We often heard—and still hear as former homeschoolers—that by isolating our daughter from the swim of her cohort within the context of the public school system, we were depriving her of the necessary conditions of social maturation and normalcy. If children are to properly mature and grow into balanced, healthy adults, ready for the so-called “real world,” then they must, above all, experience the allegedly normalizing potion called public school.
It is safe in the nurturing womb of this venerated social institution that children have their hearts and minds cultivated. In the bosom of the State, the children have their intellectual, psychological, moral, and spiritual lives fed by the pap of Caesar. Or so the rhetoric goes.
So insidious is this faulty line of nonsense that, when we returned home to Kansas for the first time, after having been in Virginia a couple of years, some of our closest family made remarks about how “normal” Israel was—despite being homeschooled those two years. In one subtle form or another, with the exception of this last time—after Israel had graduated high school a year early—it happened every visit thereafter.
In October of last year, I had a close cousin take me aside at a family shindig, and with as much sincerity as I’ve ever seen in him, he said, “If I am able to raise my two girls into half the young lady that Beaner (i.e., Israel) is, then I’ll feel like I did a darn good job.” What a humbling statement! This was obviously a lovely thing to hear, especially from one of our family, since ours is completely unafraid of being obnoxiously honest with each other.
Of course, Israel is what she is by the grace of God, and I shared that with Nathan my complimentary cousin. The truth of the matter is, however, that education in the context of the covenant family is a very important means of grace for raising godly offspring. So, we believe that in good measure Israel’s well-developed character and personality, her gracious heart, and her biblical view of life and the world grew largely out of, not in spite of, her homeschool experience.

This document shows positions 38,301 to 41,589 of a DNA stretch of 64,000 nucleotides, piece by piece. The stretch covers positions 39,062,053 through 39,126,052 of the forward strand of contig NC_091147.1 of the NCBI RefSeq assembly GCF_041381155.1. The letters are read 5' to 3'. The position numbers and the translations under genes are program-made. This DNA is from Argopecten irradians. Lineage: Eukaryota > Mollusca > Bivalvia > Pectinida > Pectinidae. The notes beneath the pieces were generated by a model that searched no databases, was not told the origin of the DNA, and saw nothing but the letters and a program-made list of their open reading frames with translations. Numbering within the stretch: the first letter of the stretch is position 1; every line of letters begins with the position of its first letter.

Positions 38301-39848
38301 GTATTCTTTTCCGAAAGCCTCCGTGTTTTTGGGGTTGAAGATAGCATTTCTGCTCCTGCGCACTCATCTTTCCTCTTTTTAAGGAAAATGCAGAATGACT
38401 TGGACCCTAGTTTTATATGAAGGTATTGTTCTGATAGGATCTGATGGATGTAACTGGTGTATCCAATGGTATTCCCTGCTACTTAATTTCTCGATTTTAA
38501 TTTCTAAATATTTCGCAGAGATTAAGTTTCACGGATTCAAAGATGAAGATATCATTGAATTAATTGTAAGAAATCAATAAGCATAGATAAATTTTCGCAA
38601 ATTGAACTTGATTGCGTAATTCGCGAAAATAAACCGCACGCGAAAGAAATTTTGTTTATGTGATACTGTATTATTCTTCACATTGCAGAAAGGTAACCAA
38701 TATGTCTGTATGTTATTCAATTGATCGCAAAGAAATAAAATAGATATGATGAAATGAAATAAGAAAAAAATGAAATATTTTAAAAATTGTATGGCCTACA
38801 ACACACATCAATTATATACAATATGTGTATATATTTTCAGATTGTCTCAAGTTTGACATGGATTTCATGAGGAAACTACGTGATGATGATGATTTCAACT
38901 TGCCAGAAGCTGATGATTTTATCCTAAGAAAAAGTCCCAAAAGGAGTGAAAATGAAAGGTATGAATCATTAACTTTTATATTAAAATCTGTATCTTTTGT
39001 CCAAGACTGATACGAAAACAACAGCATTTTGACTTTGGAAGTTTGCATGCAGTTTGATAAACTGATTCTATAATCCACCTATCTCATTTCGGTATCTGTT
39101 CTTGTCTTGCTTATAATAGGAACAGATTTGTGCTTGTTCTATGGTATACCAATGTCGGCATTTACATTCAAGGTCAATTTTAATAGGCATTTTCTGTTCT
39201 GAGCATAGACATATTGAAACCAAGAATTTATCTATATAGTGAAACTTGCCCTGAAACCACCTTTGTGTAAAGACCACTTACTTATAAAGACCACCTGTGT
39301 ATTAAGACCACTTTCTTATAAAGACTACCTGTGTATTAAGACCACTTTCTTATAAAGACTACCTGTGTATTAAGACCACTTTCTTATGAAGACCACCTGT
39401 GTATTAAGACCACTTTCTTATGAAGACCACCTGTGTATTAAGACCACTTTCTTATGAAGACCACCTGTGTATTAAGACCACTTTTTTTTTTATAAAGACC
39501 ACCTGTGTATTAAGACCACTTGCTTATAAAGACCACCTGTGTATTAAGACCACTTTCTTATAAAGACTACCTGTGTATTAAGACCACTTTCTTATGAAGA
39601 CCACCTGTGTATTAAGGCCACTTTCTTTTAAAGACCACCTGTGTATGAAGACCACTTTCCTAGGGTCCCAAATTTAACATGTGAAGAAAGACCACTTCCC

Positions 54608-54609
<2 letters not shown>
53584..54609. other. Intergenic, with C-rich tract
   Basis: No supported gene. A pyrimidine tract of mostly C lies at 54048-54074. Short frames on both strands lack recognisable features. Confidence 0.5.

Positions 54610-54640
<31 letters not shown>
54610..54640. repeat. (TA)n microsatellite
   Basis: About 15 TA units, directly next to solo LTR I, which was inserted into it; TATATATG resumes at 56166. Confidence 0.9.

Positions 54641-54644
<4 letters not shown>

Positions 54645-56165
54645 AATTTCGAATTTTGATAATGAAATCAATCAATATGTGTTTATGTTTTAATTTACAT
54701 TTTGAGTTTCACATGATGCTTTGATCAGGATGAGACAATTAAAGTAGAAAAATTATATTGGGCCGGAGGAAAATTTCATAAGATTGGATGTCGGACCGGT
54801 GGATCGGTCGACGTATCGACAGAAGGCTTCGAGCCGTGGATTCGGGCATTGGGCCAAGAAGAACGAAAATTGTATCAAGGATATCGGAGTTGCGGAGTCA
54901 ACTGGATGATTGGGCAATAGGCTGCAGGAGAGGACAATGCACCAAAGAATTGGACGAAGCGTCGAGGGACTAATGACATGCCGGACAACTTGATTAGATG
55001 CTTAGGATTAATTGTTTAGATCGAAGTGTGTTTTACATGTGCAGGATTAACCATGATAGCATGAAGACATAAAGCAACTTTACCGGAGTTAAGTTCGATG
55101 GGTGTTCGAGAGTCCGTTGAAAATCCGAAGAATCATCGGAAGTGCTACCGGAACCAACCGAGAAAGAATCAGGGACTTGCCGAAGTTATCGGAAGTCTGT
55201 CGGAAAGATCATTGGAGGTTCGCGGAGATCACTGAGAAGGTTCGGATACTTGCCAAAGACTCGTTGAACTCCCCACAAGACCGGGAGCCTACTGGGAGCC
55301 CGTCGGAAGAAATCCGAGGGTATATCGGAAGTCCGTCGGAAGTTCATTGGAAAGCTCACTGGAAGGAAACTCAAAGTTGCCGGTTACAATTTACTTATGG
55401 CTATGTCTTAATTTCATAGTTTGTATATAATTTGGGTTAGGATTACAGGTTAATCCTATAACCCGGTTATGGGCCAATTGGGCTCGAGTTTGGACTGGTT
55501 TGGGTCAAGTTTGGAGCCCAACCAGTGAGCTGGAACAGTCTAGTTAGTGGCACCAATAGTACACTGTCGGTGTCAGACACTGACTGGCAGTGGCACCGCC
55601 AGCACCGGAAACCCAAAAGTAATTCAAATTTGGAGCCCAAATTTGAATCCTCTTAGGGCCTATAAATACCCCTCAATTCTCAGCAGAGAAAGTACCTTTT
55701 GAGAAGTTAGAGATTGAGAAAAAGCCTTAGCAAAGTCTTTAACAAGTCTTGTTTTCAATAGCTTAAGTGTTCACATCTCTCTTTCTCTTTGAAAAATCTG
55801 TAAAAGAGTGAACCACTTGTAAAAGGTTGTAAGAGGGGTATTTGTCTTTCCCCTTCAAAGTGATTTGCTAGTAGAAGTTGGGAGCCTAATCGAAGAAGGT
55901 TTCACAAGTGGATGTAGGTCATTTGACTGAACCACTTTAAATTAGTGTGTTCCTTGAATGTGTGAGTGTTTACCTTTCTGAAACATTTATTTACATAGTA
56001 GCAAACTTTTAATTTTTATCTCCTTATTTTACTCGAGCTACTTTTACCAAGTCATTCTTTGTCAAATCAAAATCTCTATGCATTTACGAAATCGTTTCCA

What of this de facto assumption that public education is the formula for augmenting a child’s maturity and normalcy, and preparing them for the so-called “real world”? What is interesting is that it is the nearly unsupervised co-mingling of children within the context of their cohort, with all its attending allurements and temptations, which cause many youth to mature far beyond what their emotions, minds, and even bodies are prepared or designed to handle.
Ironically, juvenile justice scholars decry this aspect of the youth culture, accrediting it to be a primary contributor to juvenile delinquency. As a result of the accelerated maturation, caused by the public school environment, “many suffer from health problems, are underachievers in school, and are skeptical about their ability to enter the workforce and become productive members of society.” The other irony is that public educators propose themselves and their institution to either be or have the solution to the youth crisis—it's priest craft.